Terror on the Campaign Trail

The foreign-policy discourse in the ongoing presidential election is not exactly inspiring.

The foreign-policy discourse in the ongoing presidential election is not exactly inspiring.

John Edwards generated some media buzz recently when he castigated usage of the term "War on Terror." He later told Time that the term has "created a frame that is not accurate and that Bush and his gang have used [it] to justify anything they want to do." The nefarious "gang" Bush leads-not to be confused with the Cheney posse-remains unnamed.

Edwards continued: "I also think it suggests that there's a fixed enemy that we can defeat with just a military campaign. I just don't think that's true."

This might seem like a rather obvious conclusion almost six years after September 11, but the composition of the enemy in the War on Terror is far from a settled point-just look at two of the Republican presidential candidates.

Fred Thompson's recent speech at The Policy Exchange in London delivered two earth-shattering observations on the War on Terror:

· "We have learned that geography, history, and ethnicity are important factors to consider in making decisions regarding today's enemies."

· "We've also been reminded of the importance of preparation, of alliances, and the continuing support of our people."

One would hope that it did not take half a decade, two wars and hundreds of thousands of lives for anyone, much less a presidential candidate, to recognize the relevance of people, preparation, domestic support and allies in making foreign policy decisions.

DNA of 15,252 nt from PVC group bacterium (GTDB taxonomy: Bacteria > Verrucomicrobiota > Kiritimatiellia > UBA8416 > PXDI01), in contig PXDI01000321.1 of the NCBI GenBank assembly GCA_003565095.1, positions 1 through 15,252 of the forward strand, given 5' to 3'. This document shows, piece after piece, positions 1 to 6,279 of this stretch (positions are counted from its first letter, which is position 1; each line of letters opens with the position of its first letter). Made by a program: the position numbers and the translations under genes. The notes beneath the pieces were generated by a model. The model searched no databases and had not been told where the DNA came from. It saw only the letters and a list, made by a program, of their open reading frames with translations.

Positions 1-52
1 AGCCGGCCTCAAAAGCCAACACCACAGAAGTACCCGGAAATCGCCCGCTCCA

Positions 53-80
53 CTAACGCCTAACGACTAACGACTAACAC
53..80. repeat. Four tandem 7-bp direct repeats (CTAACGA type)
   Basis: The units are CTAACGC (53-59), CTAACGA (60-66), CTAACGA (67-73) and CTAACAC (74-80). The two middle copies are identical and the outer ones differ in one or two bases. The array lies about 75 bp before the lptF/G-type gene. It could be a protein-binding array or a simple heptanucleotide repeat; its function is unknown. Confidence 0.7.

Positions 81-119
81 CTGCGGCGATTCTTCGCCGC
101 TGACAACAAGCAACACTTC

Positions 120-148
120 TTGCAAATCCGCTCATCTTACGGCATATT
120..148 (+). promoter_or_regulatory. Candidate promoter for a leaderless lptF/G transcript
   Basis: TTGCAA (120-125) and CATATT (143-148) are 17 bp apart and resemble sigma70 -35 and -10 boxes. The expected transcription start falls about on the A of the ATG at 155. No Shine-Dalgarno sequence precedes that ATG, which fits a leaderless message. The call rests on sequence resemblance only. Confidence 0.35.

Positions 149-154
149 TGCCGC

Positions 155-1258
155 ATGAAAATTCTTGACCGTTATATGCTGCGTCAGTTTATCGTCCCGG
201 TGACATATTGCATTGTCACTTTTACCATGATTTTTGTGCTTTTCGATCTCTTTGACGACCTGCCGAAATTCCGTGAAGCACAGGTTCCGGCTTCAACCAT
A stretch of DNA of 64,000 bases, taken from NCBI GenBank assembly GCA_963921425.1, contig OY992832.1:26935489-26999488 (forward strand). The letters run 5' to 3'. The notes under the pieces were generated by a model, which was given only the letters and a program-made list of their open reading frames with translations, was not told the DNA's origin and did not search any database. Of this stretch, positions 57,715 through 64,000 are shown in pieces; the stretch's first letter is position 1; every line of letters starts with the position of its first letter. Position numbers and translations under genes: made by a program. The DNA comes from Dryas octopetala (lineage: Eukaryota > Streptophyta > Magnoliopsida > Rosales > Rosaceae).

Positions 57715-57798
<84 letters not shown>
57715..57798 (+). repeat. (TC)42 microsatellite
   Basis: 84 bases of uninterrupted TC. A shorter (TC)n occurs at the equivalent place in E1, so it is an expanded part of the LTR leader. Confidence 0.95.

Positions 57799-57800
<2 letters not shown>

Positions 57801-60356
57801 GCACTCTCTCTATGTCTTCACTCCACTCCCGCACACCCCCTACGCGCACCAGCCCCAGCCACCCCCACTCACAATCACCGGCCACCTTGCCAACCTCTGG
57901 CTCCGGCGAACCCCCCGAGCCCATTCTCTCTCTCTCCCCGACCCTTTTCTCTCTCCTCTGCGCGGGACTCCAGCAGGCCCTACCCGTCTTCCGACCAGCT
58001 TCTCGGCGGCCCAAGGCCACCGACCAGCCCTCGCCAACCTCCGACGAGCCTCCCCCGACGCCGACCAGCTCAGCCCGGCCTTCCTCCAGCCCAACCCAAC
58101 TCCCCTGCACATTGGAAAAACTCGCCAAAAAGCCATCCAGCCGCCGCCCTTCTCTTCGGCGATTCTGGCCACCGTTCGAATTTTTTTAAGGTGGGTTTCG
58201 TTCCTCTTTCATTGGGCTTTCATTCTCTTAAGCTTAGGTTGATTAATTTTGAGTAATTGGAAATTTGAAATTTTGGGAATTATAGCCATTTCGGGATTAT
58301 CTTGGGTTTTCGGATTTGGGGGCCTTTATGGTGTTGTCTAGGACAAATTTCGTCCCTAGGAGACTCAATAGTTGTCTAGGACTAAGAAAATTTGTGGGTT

Mitt Romney has a more all-encompassing view of the enemy.Like Karl Rove's view of the Republican Party, Romney sees the War on Terror as a "Big Tent" war. He recently said:

Jihadists are among Sunni and Shia, promoted by Hezbollah and Hamas and the Muslim Brotherhood, financed by knowing and unknowing Muslim governments, and preached to hundreds of millions in many nations. Their goal is the overthrow of moderate, modern Muslim nations and their replacement by caliphate. Their strategy is the collapse of our economy, our government, and the military of our nations.

He apparently did not read National Interest executive editor Justine Rosenthal's "Jigsaw Jihadism" in the Jan/Feb issue of TNI, in which she writes:

The goal for groups like Hamas, Palestinian Islamic Jihad and the Chechen rebels is "a nation of their own" with tactics reminiscent of the ethnic violence erupting after abandoned colonialism. Groups with traditional nation-state aims-even if they use Islamic rhetoric-have little interest, if any, in the United States. Their goals remain narrow and less fearsome.
On the other end of the spectrum are groups like Jemaah Islamiya (JI) and Al-Qaeda with its various offshoots, who indeed are looking to rearrange the global order, instigate the now-infamous clash of civilizations and create a Muslim caliphate that spans continents, all the while bringing the West to its knees.

Obviously, rhetoric has a role to play in campaigns and leadership, and much can be taken out of context. Not every speech on the stump will be the Long Telegram reincarnated. But on fundamental issues of American strategy-in this case understanding the enemy-Occam's razor should not be our weapon of choice.